Farewell to the Juke Box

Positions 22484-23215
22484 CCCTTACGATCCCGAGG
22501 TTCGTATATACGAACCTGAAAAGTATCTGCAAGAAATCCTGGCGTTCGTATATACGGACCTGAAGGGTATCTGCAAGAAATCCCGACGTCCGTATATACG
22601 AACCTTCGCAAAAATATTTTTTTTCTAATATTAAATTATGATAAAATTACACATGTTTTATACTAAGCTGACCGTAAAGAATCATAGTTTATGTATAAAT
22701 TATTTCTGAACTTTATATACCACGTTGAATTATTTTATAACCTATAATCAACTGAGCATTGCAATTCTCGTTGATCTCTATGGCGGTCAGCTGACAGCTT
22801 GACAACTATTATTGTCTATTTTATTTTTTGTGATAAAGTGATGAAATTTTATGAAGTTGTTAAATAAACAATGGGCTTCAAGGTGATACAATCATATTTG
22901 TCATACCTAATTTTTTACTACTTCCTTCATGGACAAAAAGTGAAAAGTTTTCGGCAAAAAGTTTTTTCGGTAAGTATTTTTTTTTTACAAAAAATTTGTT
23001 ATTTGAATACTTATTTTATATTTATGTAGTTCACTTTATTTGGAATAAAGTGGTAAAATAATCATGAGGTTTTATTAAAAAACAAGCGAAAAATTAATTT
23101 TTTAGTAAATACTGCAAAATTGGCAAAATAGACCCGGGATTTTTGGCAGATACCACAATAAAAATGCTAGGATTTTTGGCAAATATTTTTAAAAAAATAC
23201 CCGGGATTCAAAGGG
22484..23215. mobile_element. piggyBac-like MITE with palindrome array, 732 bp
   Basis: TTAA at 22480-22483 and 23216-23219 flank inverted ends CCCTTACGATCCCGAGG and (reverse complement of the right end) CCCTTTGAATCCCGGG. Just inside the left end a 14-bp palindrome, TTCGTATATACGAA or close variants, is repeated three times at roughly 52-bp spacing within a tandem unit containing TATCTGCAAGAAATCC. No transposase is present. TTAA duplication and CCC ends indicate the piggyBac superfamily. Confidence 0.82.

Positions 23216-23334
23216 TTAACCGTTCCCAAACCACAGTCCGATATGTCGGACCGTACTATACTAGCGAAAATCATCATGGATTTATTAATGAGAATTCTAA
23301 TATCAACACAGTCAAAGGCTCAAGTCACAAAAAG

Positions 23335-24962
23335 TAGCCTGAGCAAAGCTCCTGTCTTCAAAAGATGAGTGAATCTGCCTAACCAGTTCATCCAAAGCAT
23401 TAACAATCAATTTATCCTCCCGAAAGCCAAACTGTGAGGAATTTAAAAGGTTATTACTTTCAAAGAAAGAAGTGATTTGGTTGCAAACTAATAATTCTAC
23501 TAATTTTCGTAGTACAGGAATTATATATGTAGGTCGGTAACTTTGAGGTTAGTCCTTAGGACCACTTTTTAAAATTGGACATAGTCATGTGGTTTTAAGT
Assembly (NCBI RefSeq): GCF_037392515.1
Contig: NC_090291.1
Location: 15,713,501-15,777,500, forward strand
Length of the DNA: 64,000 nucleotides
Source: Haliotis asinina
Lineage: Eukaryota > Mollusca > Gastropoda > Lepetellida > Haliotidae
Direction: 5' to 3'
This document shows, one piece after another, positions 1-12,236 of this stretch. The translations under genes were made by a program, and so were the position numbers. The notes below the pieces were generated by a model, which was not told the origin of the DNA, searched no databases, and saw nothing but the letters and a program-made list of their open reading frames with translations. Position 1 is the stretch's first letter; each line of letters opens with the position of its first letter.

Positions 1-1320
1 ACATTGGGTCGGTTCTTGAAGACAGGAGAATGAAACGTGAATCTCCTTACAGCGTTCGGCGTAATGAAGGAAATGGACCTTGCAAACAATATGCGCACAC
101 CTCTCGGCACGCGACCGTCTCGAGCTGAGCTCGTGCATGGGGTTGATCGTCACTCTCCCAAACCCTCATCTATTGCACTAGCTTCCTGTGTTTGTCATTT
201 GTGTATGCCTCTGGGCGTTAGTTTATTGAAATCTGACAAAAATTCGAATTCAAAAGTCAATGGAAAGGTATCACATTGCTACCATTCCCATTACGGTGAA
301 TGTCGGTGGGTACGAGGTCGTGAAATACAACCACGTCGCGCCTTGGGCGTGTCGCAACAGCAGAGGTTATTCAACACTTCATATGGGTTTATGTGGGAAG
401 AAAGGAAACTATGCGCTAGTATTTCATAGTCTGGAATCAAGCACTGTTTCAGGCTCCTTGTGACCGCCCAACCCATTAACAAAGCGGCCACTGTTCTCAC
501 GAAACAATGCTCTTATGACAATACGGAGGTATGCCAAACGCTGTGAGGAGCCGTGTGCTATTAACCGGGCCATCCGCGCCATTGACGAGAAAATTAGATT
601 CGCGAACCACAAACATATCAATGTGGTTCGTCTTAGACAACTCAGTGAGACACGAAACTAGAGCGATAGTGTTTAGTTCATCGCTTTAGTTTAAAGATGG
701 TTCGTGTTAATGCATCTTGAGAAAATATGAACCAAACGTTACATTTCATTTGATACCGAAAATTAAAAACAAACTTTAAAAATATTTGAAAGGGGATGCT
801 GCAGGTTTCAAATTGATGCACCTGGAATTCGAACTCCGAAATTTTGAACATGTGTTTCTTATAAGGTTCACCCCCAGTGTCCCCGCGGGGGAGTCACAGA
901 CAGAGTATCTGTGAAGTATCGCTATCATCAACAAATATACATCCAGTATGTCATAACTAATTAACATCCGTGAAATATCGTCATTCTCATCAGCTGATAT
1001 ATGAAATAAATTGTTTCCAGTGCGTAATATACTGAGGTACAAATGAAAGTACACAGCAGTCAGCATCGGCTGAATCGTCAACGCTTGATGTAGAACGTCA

The jukebox may have joined the buggy whip, the mimeograph machine and the video cassette rewinder in technology heaven. I believe this because I’ve looked and nowhere, not in any public or commercial space in the entire Granite State, have I been able to locate a single “great jukebox.” In fact, my search has mostly drawn puzzled looks from people. A few remembered a place that may have once had a juke box that wasn’t cluttered up with 50 generic rock CDs. A great juke box doesn’t give you that many choices. The choices are made by someone who knows and cares about the sort of music that fits the kind of dive, greasy spoon, roadhouse or honky tonk where the juke box resides. Even if it’s a nice place, the kind where you take your family for pizza and grinders after the Little League game, there’s an appropriate mood-setting playlist with songs like “We Will Rock You” by Queen and “Centerfield” by John Fogarty. This magazine has conducted some kind of general appraisal of “best” things in the state as long as I’ve been here, and it’s always been a goal of mine to find the “Best Juke Box in N.H.” Maybe it’s those memories of high school nights, my date sitting back at the table, and me finding, as if by magic, the three perfect songs for my quarter. Once I asked Telegraph science columnist David Brooks if he knew of a great juke box and he remarked that the Internet made the whole concept passé. “The kids who used to drop a quarter in the juke box are now downloading every hit song ever recorded onto their computers,” he said. And that was before the advent of the iPod. Friendly curmudgeon Jack (his-bark-is-worse-than-his-bite) Kenny once offered to take me to lunch at a West Side Manchester diner that had a great juke box with old country hits by George Jones and Marty Robbins. We drove over together and discovered it had been closed for a while. I had pictured one of those setups where each booth had its own controller and a coin slot to operate the central record player. It was too dark in the window to see if I was right. I just read a newspaper story about how the latest thing in juke boxes is, in fact, a wall-mounted MP3 player that goes in each restaurant booth and is hooked up to the Internet. You’ll be able to pick any song ever performed by anyone in the history of recording. Imagine a restaurant where you could order any kind of food ever made off an online menu. Is that progress? I guess I just like being given a short list of options, provided by someone I respect. It gives me something to disagree with, for one thing. If everything is available, choice becomes a chore. The thrill of discovery often comes from taking someone’s advice and then taking it another step. At least you know how you got there. Now, this magazine is really nothing like a juke box, but imagine for a moment it is. Some excellent choices have been prepared just for you at this place and time. There’s someone you want to impress waiting back at the table. You gaze at the possibilities thoughtfully. Now, drop your quarter into the slot and let the magic begin.

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